Rodney's struggles cast doubt on role
Angels may reconsider closer spot after reliever's issues
ST. PETERSBURG -- Angels manager Mike Scioscia said all the right things when defending Fernando Rodney after Saturday night's 4-3 loss, but Rodney's performance since taking over as the closer indicates that the team may have another issue to address this offseason.
Rodney, who was given the job after Brian Fuentes was traded to the Twins last month, gave up three straight two-out singles in the ninth inning, opening the door for the Rays to come back and win. The right-hander has recorded five saves in 11 appearances since the Angels dealt Fuentes, but he also has three blown saves and a loss with a 6.10 ERA in 10 1/3 innings.
"We have a lot of confidence in Fernando," Scioscia said after the game. "One got away tonight, unfortunately, but we're comfortable with the guys out there to hold leads. It's just not going to happen all the time.
"We talk about command being important to any pitcher, and it's certainly important to Fernando. When he's been in the zone and able to bring all his pitches into a game, he's pitched very well. He's gone long stretches and done a great job for us."
Rodney's September struggles are nothing new for him, as he posted an 8.00 ERA with 23 hits and 14 walks in 18 innings last September. Scioscia said there hasn't been anything to indicate that Rodney is tired, as the life on his fastball and changeup is still as good as it's been all season.
His closer's struggles aside, Scioscia said he is happy with the bullpen depth that has emerged as the season has progressed, and any concerns about who will be closing out games for the Angels in 2011 will have to wait until the offseason.
"Let's wait to get to next year. We're scrapping and clawing to play well right now, and that's where our focus is going to be," Scioscia said. "Those guys -- [Jordan] Walden, [Kevin] Jepsen and Rodney -- are all important to us right now in the back end of our pen, and hopefully we'll settle in and close these games out."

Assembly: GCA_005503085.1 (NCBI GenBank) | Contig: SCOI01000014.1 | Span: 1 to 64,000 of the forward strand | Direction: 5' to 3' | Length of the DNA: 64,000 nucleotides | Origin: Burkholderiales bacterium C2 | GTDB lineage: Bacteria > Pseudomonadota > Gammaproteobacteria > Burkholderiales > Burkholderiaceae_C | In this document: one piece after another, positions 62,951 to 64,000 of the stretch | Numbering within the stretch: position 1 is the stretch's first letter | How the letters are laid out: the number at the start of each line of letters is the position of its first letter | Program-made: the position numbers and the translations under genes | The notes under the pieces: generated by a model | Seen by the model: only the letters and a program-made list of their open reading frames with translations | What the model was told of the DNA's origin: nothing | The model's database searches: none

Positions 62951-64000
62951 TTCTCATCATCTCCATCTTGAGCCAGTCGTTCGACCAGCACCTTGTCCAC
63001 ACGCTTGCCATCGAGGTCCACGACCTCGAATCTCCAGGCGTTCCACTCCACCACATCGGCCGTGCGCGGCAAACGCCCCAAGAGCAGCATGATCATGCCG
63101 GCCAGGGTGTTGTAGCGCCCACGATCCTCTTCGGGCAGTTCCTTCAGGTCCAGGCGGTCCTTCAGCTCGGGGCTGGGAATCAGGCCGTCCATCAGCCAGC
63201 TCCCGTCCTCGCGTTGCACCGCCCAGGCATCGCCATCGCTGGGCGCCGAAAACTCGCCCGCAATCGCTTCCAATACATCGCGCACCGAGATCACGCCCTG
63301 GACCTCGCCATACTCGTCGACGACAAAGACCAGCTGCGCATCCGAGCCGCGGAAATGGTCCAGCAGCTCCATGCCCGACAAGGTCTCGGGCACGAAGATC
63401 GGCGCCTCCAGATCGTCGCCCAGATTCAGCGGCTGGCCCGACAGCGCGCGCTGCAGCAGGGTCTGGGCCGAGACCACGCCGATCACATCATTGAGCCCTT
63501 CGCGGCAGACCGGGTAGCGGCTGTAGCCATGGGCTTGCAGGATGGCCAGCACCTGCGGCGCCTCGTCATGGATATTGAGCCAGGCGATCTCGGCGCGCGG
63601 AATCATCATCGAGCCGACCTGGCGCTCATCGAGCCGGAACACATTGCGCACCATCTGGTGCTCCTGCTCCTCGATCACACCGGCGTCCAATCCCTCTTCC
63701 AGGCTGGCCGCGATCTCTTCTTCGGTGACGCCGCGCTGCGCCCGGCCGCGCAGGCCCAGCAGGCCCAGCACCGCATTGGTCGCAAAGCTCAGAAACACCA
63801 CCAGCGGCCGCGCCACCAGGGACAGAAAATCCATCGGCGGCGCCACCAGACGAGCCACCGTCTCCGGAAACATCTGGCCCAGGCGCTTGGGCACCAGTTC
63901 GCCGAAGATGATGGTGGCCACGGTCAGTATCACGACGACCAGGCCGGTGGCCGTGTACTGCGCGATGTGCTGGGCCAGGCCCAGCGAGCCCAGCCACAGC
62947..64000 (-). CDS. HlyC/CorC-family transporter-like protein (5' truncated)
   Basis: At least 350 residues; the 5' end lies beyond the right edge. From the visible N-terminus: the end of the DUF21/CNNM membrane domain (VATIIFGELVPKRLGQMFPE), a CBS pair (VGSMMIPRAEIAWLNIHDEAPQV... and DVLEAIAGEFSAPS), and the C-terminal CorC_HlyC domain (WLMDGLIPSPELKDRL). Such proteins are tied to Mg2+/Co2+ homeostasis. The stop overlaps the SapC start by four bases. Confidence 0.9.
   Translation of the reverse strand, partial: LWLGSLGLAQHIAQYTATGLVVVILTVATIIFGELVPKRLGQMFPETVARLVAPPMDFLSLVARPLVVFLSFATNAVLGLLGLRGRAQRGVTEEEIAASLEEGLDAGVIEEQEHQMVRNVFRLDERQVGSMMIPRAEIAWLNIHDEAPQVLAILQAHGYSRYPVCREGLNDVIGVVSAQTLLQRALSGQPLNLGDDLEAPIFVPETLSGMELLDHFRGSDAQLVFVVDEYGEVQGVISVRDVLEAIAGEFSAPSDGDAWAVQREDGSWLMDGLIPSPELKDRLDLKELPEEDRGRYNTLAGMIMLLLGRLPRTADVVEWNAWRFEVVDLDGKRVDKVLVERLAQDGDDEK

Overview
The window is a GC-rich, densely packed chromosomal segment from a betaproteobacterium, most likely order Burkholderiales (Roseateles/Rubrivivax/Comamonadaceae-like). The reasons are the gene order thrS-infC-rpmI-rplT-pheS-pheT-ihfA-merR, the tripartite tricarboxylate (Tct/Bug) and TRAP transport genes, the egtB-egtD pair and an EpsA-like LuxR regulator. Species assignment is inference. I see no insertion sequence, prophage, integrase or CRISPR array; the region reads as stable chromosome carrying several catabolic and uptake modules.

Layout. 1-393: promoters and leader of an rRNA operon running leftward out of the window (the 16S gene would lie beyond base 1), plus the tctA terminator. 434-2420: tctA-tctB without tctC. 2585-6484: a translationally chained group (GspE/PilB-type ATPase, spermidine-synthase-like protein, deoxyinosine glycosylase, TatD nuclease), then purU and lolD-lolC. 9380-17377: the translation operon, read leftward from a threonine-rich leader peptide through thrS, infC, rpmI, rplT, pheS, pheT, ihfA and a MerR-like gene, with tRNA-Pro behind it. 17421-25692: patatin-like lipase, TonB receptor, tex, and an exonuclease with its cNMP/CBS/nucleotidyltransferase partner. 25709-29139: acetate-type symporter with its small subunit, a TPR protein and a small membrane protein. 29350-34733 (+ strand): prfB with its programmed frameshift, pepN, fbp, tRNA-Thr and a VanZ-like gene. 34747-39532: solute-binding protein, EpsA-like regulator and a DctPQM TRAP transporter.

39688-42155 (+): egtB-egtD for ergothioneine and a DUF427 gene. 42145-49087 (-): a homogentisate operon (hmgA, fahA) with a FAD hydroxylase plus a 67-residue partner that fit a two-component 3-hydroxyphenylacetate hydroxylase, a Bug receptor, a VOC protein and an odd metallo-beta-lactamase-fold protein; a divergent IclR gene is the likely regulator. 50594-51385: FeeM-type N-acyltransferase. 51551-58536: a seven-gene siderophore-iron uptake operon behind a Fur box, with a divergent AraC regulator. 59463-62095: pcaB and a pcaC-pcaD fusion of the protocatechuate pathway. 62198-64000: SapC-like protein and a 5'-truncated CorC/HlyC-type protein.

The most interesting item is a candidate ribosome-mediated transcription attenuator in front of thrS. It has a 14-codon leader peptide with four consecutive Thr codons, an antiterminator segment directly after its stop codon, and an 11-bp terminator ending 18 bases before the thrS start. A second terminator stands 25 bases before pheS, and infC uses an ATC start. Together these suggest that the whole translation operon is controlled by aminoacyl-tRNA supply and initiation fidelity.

Wood hopes to get moving in right direction
ST. PETERSBURG -- When the season comes to an end, Brandon Wood's statistics will be "ugly" -- something Angels manager Mike Scioscia had no reservations about admitting Sunday.
But Scioscia also stressed that Wood can use this time to make the necessary adjustments at the plate, moving him in the right direction heading into the offseason in the Arizona Fall League and Spring Training next year after batting just .159 with a .183 on-base percentage and .229 slugging percentage in 201 at-bats so far this season.
"I think right now, Brandon's getting an opportunity to put into play some of the adjustments he's made, using the experience of his tough season. If it makes him better, then it's time well spent if he's going to be a better player," Scioscia said. "If that's the case, he's getting a chance now to put into play some of the adjustments he's made, and he'll carry them over into the winter and play some more and see if he's on the right track or not.
"I don't think there's going to be, right now, as much of a statistical analysis moving forward with him for these couple weeks -- more from a scouting aspect, looking to see how his swing is, his bat speed. Is it where it needs to be, is he squaring balls up? There's a lot that Brandon has on his plate right now, and I think it's important for him to take it one step at a time forward."
Wood has occasionally shown flashes of potential, including his game-winning home run Friday night and a tough nine-pitch at-bat in the ninth against Rays reliever Grant Balfour on Saturday, and those are the kind of opportunities that could shape him into a more complete hitter.
"Hopefully he is going to be a tougher out than he was previously. He's worked hard on some concepts. Up until now, he hasn't had the time to apply them in the game," Scioscia said. "It's going to be a small sample. You're not going to look at these next couple weeks and go, 'OK, he's made the adjustments. He's fine.'
"I think for where he is and where he needs to be, this is a nice time slot to apply some things and maybe carry some things into winter ball and Spring Training."
ST. PETERSBURG -- Catcher Mike Napoli was scratched from the starting lineup before Sunday afternoon's game due to right forearm stiffness. Napoli was originally slated to play catcher and bat fifth. Hank Conger replaced Napoli behind the plate and batted seventh, with Howard Kendrick moving into the five hole and Juan Rivera moving from seventh to sixth in the order. ... Bobby Abreu and Hideki Matsui were back in the lineup for the Angels on Sunday after taking the day off Saturday, with Abreu batting second and playing left field and Matsui as the designated hitter. Manager Mike Scioscia said he was going for "a little deeper look on the offensive side" on Sunday after running out a more defensive-oriented lineup the previous day. The Angels had just four hits against the Rays in Saturday's 4-3 loss. "With [left-hander Scott Kazmir] pitching, his tendency is more fly balls than ground balls, so we can give this look and try to see if we can get a little more offense in the game," Scioscia said.
Adam Berry is a contributor to MLB.com. This story was not subject to the approval of Major League Baseball or its clubs.